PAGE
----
Two screens better than one


d

blurred pattern with


1 screen with
thickness d

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Medical Image Formation

Two screens better than one


d/2

blurred pattern using two


screens with thickness d/2

d/2
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Medical Image Formation

X-ray film

X-rays

Absorption

film

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Medical Image Formation

Optical density
I0

film

O.D. I0/I
0 1
O.D.=log(I0/I) .3 2
I 1 10
2 100
3 1000

Image Sciences institute / University Medical Center Utrecht

Medical Image Formation

Screen-film characteristic curve

Density
slope = γ

shoulder

toe

base + fog

Log (E)
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Medical Image Formation

Film properties

• Characteristic curve determines response of


screen/film combination to x-rays
• Maximal slope g determines maximal contrast
• Middle part of slope is linear and most suited
for imaging
• Contrast is bad at “toe” and “shoulder”

Image Sciences institute / University Medical Center Utrecht

Medical Image Formation

Current applications

• Plain radiography
• Mammography
• DSA = Digital Subtraction Angiography
• CT = Computer Tomography
• CTA = CT Angiography
• RX(A) = Rotational X-ray (Angiography)

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Medical Image Formation

Plain radiography

Fractures
Thorax (TBC)

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Medical Image Formation

Pros and cons

• Fast
• Not expensive

• Ionising radiation involved


• Projection images
• Low blood vessel and soft-tissue contrasts

Image Sciences institute / University Medical Center Utrecht

Medical Image Formation

Mammography

Visualizing
microcalcifications
(0.1 mm) with high
contrast

Image Sciences institute / University Medical Center Utrecht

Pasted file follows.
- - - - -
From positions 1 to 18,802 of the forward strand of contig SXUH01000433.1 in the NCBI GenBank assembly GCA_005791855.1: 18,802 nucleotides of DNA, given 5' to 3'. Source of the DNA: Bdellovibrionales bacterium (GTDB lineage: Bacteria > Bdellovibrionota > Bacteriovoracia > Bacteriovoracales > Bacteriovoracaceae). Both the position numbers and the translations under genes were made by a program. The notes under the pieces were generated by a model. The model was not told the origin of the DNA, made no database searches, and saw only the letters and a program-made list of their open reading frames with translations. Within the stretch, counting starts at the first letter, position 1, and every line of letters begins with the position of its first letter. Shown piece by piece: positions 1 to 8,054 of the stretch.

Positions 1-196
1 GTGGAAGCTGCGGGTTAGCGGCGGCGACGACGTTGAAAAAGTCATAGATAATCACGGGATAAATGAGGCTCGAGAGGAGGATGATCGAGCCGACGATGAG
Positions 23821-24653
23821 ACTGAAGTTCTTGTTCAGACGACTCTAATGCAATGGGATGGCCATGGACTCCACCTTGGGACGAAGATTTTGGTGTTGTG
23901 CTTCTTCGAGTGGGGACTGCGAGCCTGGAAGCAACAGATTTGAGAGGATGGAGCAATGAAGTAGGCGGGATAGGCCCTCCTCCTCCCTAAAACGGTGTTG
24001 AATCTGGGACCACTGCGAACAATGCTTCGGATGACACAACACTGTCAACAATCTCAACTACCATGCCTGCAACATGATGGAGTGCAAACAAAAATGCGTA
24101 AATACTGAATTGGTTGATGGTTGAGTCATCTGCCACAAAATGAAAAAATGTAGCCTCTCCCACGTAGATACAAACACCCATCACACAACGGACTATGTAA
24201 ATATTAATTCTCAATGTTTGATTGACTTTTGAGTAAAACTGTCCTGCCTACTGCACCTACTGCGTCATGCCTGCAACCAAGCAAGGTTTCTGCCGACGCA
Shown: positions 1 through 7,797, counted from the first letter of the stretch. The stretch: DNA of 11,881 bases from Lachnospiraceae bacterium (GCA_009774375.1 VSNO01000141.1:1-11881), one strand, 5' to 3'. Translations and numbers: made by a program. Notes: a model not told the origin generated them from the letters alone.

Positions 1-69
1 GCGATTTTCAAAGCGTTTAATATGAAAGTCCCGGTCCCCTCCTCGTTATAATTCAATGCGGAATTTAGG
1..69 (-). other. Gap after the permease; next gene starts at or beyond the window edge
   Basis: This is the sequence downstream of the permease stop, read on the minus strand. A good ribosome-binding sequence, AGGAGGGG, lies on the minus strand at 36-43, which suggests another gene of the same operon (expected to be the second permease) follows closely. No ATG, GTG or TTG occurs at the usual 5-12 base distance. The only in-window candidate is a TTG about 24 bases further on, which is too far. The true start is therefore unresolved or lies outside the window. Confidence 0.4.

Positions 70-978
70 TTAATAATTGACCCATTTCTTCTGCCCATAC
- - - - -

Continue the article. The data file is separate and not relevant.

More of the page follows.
Medical Image Formation

Mammography

• Low kV can be used (little attenuation)


• This results in sufficient photoelectric absorption
to differentiate between normal tissue and
pathology
• Dose needs to be limited
• Breast must be compressed
– To avoid motion
– To minimize focus/film distance
– To have equal tissue thickness

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Medical Image Formation

Fluoroscopy

• Real-time x-ray imaging


• Directly onto screen
• Used for guidance of interventions (mainly
vascular and orthopedic)
• Gamma=1: intensity linear in exposure
• Uses image intensifier

Image Sciences institute / University Medical Center Utrecht

Medical Image Formation

Image intensifier

• Fluorescent screen converts x-rays to visible


light
• Photons release electrons at kathode of the
image intensifier
• Elektrons are accelerated and focussed
• Brightness is considerably increased (factor
1000)

Image Sciences institute / University Medical Center Utrecht

Medical Image Formation

DSA = Digital subtraction


angiography (using contrast agent)

For interventions like:


PTA (Dotter) procedures
Aneurysma embolisation

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Medical Image Formation

Image Sciences institute / University Medical Center Utrecht

Medical Image Formation

Angiographic “bolus chase”


reconstruction

Reconstructed from a series of exposures from the acquisition system


tracking a single bolus of contrast medium through the lower extremities.

Philips EasyVision RF workstation

Image Sciences institute / University Medical Center Utrecht

Medical Image Formation

Pros and cons

• Gold standard in vascular diagnostics


• High resolution

• Invasive procedure (catheter)


• Projection
• Contrast agent needed
• Ionising radiation